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FDA Panel Recommends Approval of Cystic Fibrosis Drug Orkambi

Unmet need trumps questionable efficacy

The FDA’s Pulmonary–Allergy Drugs Advisory Committee has voted 12 to 1 to recommend approval of the experimental cystic fibrosis (CF) treatment Orkambi (Vertex Pharmaceuticals) despite reservations about its effectiveness.

Orkambi combines ivacaftor (Kalydeco) with a new medication, lumacaftor. Both drugs target the most common genetic mutation responsible for CF.

In a briefing document posted online on May 8, the FDA’s advisors said it was unclear whether lumacaftor “contributes any added benefit over” ivacaftor alone. In the new announcement, the panel noted again that Orkambi had “modest effectiveness,” improving lung function by only about 3% compared with placebo. Still, the advisors ruled that the treatment was safe and effective enough to be approved for use in CF patients –– a population in need of new therapies.

The FDA is scheduled to make an approval decision by July 5. The agency is not required to follow the recommendations of its advisory panels, but it usually does so.

Orkambi is intended to treat the most common form of CF, which affects approximately 8,500 individuals aged 12 years and older in the U.S. In clinical trials, patients treated with Orkambi for 6 months showed a 2.5% to 3.0% improvement in lung function –– a key measure for CF patients. That improvement was statistically significant, the FDA advisors noted, but “the clinical meaningfulness of the magnitude of the improvement remains to be determined.”

CF is a life-threatening autosomal recessive disease that affects approximately 70,000 individuals worldwide (30,000 in the U.S.). It is caused by mutations in the cystic fibrosis transmembrane conductance regulator (CFTR) gene, which result in the lack of or inadequate function of CFTR proteins on the surface of epithelial cells. The CFTR protein is a chloride channel that helps regulate salt and water absorption and secretion across epithelial cells. Approximately 2,000 mutations have been identified in the CFTR gene; since CF is an autosomal recessive disease, patients need mutations in both CFTR alleles to develop the disorder.

Typically, the lungs, the gastrointestinal system (i.e., intestines, pancreas, and liver), and the reproductive system are the predominantly affected organ systems in CF patients. Death is usually due to respiratory failure as a result of obstructive lung disease and chronic pulmonary infection. Ultimately, the severity of the disease depends on the type of mutations present as well as on other modifying factors. Currently, the median age for survival is the mid to late 30s.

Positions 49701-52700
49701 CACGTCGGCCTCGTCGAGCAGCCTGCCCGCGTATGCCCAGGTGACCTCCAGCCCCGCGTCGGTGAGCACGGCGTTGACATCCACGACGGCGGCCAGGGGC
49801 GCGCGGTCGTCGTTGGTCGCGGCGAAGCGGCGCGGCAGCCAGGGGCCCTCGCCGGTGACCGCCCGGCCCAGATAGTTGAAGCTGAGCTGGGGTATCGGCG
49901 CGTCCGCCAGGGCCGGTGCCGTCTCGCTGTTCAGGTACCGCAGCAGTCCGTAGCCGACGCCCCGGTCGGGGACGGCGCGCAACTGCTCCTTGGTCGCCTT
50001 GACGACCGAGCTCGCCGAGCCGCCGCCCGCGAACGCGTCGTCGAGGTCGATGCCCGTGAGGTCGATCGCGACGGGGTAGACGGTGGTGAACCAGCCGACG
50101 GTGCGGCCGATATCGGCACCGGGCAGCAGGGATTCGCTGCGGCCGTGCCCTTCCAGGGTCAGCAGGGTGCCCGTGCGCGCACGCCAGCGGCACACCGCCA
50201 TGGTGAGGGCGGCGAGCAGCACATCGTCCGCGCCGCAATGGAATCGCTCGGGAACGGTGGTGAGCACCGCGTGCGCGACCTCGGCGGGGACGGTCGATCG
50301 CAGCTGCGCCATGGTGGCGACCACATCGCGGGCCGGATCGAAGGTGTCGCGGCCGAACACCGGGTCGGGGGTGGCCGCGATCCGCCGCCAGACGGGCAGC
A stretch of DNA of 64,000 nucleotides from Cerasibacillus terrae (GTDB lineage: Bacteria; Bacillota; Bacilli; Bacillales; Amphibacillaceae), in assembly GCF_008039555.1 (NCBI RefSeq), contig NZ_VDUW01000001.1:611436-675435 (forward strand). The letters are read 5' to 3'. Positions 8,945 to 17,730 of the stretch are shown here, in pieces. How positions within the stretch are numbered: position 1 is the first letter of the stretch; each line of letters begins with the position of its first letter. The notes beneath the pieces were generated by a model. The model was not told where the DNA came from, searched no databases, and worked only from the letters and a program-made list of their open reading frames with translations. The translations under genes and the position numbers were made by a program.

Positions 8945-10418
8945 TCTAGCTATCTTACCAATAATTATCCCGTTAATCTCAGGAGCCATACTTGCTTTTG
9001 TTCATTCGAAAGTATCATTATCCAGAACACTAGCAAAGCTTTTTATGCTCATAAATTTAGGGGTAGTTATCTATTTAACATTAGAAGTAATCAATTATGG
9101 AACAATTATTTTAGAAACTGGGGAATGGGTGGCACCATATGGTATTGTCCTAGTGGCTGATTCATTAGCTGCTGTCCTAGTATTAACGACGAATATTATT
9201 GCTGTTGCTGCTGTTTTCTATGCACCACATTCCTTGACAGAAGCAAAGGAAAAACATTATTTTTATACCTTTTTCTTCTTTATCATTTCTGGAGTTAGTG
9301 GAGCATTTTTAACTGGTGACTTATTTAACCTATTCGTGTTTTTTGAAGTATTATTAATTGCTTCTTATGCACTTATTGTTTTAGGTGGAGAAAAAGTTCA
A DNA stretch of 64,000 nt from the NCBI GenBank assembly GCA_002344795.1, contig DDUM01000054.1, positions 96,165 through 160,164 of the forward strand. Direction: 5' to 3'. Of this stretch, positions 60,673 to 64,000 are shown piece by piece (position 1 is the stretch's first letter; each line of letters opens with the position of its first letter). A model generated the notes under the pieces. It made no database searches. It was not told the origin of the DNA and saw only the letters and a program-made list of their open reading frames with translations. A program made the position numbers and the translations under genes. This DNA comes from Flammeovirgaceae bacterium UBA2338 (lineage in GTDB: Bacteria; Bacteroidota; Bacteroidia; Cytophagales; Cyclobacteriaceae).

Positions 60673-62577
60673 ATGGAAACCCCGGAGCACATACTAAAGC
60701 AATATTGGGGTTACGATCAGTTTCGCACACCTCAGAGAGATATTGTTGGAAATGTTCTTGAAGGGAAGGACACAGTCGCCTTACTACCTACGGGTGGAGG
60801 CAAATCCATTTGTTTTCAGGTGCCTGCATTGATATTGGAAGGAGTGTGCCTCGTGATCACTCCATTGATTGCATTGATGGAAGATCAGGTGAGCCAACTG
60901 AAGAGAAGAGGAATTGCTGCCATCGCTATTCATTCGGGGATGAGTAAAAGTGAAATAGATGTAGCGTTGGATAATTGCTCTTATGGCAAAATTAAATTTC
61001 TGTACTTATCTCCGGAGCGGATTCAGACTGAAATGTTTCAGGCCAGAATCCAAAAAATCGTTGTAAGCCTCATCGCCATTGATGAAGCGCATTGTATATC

Ivacaftor is a small-molecule drug that has been shown to increase chloride ion transport across the CFTR chloride channel in epithelial cell membranes. It is currently approved in tablet and granule formulations in the U.S. for the treatment of patients as young as 2 years of age with CF defined by having one of ten mutations in the CFTR gene (G551D, G1244E, G1349D, G178R, G551S, S1251N, S1255P, S549N, S549R, or R117H). These mutations together affect relatively few CF patients in the U.S. (about 2,000).

Lumacaftor, another small molecule, was developed by Vertex to promote CFTR intracellular processing and trafficking. While its mechanism of action is not completely understood, it appears to promote the proper folding of the defective F508del-CFTR protein during its processing in the endoplasmic reticulum, thereby allowing it to exit the endoplasmic reticulum and move to the apical surface of the epithelial cell membrane. In vitro data suggest that it does this by inducing a change in F508del-CFTR protein conformation that is more like the normal “wild-type” CFTR, resulting in increased F508del-CFTR maturation.

Sources: Reuters; May 12, 2015; New York Times; May 12, 2015; FDA Briefing Document; May 8, 2015.

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